In these situations, I’m sure at some point you asked yourself, “Can I really do this?,” the subtext to which is “How will I ever get through this?”  And if you’re reading this, chances are very good that a) you DID it (congratulations) or b) you decided that what you were trying to do wasn’t right for you at that time and you moved on (like a rolling stone).  Either way, you are still here, and that is wonderful.

I’m not going to play armchair therapist and analyze why we agonize so much over things.  I don’t have that kind of training, I don’t have that kind of time and frankly, I think it makes perfect sense to me when folks agonize over the hard stuff in life.  When you take on something big and challenging, it seems normal to have doubts.

Having the wisdom to know when to listen to those doubts and be judicious about your where you put your mental, physical and emotional energy is important, and as I’m learning, maybe that wisdom doesn’t come along until sometime after 35 years of age or approximately 1357 failures, whichever happens first.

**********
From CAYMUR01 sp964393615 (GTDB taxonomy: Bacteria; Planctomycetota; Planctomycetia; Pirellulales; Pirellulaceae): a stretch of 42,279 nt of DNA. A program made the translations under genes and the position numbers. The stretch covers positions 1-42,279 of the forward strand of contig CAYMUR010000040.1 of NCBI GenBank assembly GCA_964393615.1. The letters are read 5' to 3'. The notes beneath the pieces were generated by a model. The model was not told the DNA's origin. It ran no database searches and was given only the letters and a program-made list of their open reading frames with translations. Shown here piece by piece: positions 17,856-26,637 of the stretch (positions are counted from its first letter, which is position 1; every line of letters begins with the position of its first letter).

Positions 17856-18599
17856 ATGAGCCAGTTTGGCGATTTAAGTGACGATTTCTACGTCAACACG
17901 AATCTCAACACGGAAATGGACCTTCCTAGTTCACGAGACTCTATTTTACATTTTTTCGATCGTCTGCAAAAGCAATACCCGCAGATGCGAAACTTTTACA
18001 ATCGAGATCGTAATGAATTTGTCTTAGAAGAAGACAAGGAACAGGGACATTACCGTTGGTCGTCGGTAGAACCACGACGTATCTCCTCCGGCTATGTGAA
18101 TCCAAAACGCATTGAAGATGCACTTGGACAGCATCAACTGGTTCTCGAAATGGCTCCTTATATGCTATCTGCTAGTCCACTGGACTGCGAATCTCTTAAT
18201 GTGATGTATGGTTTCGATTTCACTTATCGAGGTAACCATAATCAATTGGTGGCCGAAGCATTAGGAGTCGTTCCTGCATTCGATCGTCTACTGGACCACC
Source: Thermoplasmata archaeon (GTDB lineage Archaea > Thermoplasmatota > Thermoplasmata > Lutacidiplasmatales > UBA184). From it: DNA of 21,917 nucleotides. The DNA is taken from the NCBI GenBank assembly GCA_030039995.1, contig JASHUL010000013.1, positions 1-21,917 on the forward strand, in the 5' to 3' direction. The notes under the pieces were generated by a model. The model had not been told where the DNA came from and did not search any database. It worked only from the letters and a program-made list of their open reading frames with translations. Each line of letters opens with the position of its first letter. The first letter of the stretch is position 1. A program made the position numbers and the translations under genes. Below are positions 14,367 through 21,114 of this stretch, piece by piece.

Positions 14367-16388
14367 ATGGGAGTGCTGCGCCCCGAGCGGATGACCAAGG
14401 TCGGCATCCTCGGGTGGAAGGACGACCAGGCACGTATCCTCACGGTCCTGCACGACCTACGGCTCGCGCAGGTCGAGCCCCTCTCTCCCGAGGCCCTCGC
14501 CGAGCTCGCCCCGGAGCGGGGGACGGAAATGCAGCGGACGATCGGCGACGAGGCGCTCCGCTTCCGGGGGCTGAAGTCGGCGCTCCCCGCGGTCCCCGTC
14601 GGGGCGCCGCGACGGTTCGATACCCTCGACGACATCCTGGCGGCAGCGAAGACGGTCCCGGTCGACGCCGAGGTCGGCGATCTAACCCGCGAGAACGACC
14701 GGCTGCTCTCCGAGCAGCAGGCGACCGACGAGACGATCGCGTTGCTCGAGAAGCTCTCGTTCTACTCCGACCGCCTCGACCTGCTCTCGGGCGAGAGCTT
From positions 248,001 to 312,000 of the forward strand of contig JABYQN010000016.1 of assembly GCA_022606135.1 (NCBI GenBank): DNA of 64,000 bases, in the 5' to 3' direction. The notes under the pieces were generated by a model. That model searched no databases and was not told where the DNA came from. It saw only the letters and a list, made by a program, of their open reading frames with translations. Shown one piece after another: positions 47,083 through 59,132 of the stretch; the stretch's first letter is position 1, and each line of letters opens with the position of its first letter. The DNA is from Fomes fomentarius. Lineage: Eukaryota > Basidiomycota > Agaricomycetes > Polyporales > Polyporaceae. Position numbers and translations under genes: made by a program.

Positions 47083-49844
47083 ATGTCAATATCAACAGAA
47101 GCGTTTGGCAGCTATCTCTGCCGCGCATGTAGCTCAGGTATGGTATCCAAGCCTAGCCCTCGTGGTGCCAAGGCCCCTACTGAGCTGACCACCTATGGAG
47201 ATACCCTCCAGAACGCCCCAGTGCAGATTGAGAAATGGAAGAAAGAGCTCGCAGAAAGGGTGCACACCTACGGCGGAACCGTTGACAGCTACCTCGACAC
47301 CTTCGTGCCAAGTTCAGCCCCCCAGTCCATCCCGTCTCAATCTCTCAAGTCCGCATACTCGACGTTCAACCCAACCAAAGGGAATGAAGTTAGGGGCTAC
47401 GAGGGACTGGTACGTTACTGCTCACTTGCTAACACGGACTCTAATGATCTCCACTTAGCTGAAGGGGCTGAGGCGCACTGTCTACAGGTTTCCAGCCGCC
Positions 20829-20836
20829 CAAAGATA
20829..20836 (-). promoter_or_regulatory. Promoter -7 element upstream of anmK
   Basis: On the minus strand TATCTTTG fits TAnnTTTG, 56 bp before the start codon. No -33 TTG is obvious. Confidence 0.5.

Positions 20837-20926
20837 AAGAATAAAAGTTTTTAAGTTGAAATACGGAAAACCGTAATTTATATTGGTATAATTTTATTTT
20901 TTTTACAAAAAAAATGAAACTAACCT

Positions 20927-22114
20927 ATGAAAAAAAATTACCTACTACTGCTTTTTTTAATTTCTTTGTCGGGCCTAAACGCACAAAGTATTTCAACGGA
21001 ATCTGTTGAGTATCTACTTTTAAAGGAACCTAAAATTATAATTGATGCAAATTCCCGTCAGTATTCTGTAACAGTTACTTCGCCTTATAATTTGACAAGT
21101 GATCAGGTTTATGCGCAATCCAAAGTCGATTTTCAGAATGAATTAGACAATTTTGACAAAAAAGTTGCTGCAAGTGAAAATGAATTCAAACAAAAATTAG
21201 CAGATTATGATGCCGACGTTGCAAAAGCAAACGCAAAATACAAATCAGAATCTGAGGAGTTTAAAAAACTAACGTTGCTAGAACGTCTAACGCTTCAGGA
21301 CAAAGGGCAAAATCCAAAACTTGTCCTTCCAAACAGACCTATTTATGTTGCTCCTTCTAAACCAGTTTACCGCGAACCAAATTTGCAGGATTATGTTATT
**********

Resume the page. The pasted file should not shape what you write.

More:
My current thing that’s causing me to ask this question (remember, the “can I do this?” question from the opening of this post?) is this wole massage business in general.  

  • Can I be self employed?  
  • Can I balance my work and my family life, without letting either suffer?
  • Can I work enough to offer a significant financial contribution to my family without sacrificing my health?  
  • Can I build a successful, service-based business without heavily relying on social media?
  • Can I roll out a “Free Massage Fridays” initiative and have it really serve the community the way I hope it will?
  • Can I maintain a blog that features so much personal vulnerability and still build a clientele and maintain readership?

When you really want something, but have never done it before, and don’t know of any models for doing it the way you want, how do you know if you can pull it off?  I’d like to think passion will drive the whole bus, but since I’m older than 35 and have failed at least 1358 times, I am beginning to suspect a few more components will need to be in place.   In addition to passion I’ll need:

  • Persistence
  • Courage
  • A sense of humor
  • Strong boundaries
  • An open mind
  • A big heart
  • Support